Vitamin B12 deficiency can increase homocysteine levels, an amino acid usually metabolized by vitamin B12. Elevated homocysteine levels are associated with increased risk of cognitive decline. 

cognitive impairment

Oral changes 

Vitamin B12 deficiency causes swollen gums and sore tongue. Its scarcity also promotes mouth ulcers or cracks in the corners of the mouth. Altered taste perception or a decreased sense of taste are progressive symptoms that worsen if left untreated.

Digestive Issues

Digestive disturbances such as diarrhea or constipation can be associated with vitamin B12 deficiency. Some individuals with vitamin B12 deficiency may experience feelings of nausea and may occasionally vomit. Its deficiency can also cause a decrease in appetite, leading to a reduced desire to eat. This loss of appetite can contribute to inadequate intake of essential nutrients, including vitamin B12, exacerbating the deficiency.

Cardiac Issues 

The most prevalent condition due to Vitamin B12 deficiency is pernicious anemia and Hyperhomocysteinemia. Pernicious anemia involves a more significant number of red blood cells within the body, making the heart enlarge and hence tricky to pump blood. On the other hand, hyperhomocysteinemia involves a high level of homocysteine which makes a person prone to cardiac arrest. 


What Causes Vitamin B12 Deficiency

There are various causes of vitamin B12 deficiency. The most common include: 

  1. Lack of intrinsic factor 
  2. Impaired vitamin absorption 
  3. Aging 
  4. long-term use of antacids or proton pump inhibitors
  5. Surgical removal of the intestine, thus impairing absorption

How is vitamin B12 Deficiency Detected and Treated? 


Since vitamin B12 deficiency symptoms relate to the symptoms of many other diseases, it often goes undetected or confused with other ailments. 

The best ways to detect vitamin B12 deficiency are: 

  • Blood Test: Blood tests are essential for diagnosing vitamin B12 deficiency. Blood tests may also measure other markers, such as homocysteine and methylmalonic acid (MMA) levels, which can be elevated in B12 deficiency.
  • Intrinsic factor antibodies:  if there is suspicion of pernicious anemia (an autoimmune condition affecting vitamin B12 absorption), specific antibodies called intrinsic factor antibodies may be tested.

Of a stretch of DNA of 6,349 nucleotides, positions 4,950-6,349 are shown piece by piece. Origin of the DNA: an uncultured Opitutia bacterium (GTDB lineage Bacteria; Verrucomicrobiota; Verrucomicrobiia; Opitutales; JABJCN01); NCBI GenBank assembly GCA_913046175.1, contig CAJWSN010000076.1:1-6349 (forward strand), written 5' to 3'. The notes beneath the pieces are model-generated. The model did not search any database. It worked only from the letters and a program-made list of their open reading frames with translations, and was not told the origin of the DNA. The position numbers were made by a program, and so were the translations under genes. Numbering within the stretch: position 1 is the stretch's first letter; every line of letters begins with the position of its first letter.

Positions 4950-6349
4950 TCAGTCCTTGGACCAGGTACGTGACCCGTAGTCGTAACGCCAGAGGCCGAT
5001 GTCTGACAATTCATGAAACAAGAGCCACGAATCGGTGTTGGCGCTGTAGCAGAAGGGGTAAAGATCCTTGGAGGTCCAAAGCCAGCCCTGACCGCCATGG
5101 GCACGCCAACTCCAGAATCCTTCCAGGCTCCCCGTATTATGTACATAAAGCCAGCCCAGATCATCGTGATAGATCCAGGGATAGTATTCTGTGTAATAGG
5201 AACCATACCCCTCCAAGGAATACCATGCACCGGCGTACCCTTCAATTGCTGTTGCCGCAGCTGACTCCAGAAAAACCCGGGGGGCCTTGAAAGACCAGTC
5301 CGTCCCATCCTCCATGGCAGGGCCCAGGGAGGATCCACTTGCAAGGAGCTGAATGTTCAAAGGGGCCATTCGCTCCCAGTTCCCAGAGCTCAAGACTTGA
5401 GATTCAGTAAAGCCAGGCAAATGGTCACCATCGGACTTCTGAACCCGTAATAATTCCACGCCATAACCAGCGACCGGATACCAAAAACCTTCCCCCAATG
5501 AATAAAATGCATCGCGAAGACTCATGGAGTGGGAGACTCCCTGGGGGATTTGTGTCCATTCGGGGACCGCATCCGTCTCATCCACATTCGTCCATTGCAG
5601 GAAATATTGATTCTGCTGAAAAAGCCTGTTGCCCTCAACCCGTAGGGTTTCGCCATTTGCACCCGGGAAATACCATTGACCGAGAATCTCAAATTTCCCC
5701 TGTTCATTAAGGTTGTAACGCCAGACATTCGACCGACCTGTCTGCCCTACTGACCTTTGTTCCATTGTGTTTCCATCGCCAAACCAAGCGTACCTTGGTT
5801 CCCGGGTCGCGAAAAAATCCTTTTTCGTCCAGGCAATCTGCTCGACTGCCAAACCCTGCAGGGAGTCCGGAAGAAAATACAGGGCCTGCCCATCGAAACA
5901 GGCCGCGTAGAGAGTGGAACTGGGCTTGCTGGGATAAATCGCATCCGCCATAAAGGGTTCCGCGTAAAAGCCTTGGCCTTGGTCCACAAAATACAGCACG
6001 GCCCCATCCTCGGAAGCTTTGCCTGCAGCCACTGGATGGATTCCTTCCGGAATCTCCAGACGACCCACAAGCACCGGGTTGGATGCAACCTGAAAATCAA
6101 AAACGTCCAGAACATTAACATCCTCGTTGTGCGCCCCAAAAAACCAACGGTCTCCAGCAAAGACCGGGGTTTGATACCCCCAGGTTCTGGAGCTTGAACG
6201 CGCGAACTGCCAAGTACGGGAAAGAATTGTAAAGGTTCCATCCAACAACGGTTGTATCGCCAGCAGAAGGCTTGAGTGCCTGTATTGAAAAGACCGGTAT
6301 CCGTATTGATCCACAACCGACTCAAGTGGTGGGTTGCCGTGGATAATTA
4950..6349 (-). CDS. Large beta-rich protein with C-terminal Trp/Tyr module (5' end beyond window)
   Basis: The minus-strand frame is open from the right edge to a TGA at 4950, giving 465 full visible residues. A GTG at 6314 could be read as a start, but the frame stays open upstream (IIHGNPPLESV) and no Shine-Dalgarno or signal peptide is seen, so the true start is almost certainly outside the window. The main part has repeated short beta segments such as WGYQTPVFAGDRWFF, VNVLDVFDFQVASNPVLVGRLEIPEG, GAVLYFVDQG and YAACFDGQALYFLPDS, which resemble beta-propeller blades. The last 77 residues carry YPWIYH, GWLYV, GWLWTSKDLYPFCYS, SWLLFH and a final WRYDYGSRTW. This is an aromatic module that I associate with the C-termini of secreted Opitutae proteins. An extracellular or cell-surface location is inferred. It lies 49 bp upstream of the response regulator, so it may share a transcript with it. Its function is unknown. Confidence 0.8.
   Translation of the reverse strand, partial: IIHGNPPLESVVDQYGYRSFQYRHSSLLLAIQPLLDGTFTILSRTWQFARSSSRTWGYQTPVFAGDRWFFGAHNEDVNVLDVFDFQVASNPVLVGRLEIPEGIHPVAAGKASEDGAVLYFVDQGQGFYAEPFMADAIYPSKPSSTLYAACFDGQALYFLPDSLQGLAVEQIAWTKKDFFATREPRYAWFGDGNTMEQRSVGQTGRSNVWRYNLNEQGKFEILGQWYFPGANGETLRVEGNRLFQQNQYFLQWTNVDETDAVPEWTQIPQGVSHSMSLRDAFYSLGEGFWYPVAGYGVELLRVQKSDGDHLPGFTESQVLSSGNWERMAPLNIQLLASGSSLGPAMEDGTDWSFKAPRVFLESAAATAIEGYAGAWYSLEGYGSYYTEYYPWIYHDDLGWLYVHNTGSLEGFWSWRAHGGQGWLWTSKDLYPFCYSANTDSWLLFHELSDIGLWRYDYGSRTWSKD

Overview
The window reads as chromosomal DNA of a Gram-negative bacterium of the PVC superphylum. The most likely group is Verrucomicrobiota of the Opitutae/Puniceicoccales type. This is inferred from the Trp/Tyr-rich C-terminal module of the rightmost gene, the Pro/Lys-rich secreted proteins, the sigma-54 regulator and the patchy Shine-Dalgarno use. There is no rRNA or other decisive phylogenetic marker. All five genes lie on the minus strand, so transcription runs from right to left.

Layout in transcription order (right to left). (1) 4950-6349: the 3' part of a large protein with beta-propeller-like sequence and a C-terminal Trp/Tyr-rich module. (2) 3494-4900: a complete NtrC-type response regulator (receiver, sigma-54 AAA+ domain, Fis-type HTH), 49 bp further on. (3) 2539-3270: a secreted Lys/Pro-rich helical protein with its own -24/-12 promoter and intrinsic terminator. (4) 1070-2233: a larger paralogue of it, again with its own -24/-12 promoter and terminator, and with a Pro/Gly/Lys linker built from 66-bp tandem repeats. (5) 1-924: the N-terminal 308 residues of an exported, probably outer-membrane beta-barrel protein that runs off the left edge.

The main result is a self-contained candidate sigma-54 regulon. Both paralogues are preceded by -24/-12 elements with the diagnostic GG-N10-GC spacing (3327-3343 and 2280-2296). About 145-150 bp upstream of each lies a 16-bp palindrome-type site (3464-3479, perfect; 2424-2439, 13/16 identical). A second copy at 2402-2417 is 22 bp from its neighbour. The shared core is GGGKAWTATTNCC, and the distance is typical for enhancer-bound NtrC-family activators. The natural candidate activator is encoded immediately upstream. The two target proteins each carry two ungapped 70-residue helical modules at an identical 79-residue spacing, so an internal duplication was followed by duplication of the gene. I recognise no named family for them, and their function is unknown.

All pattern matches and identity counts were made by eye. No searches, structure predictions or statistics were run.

• Treatment 
    • Vitamin B12 supplementation: Since it is an essential nutrient, it is best to add multivitamin supplementation to avoid all deficiencies. This can be administered orally, in B12 tablets or sublingual (under the tongue) drops, or through intramuscular injections. The appropriate dosage and route of administration will depend on the severity of the deficiency and the underlying cause. The best way to treat heart issues due to vitamin B12 deficiency is to add supplements such as CardioCan that work both for the heart and other parts of the body. 
    • Dietary changes: to prevent or treat vitamin B12 deficiency, it is best to treat it with a proper diet that provides you with the vitamin B12 needed. Animal-based products such as meat, fish, eggs, and dairy are excellent sources of vitamin B12; for individuals following a vegan or vegetarian diet, fortified foods and B12 supplements may be recommended.


    In conclusion, vitamin B12 deficiency can lead to a wide range of symptoms affecting our health. From physical manifestations like fatigue, weakness, and pale skin to neurological symptoms such as tingling sensations and cognitive impairments, the impact of B12 deficiency can be profound. 

    Additionally, digestive issues like loss of appetite and gastrointestinal discomfort may also be present. Recognizing these symptoms is crucial for early detection and timely intervention. If you experience any of these signs, it is essential to consult with a healthcare professional for proper diagnosis and appropriate treatment. By addressing vitamin B12 deficiency, we can alleviate these symptoms, safeguard our overall well-being, and pave the way for a healthier and more vibrant life.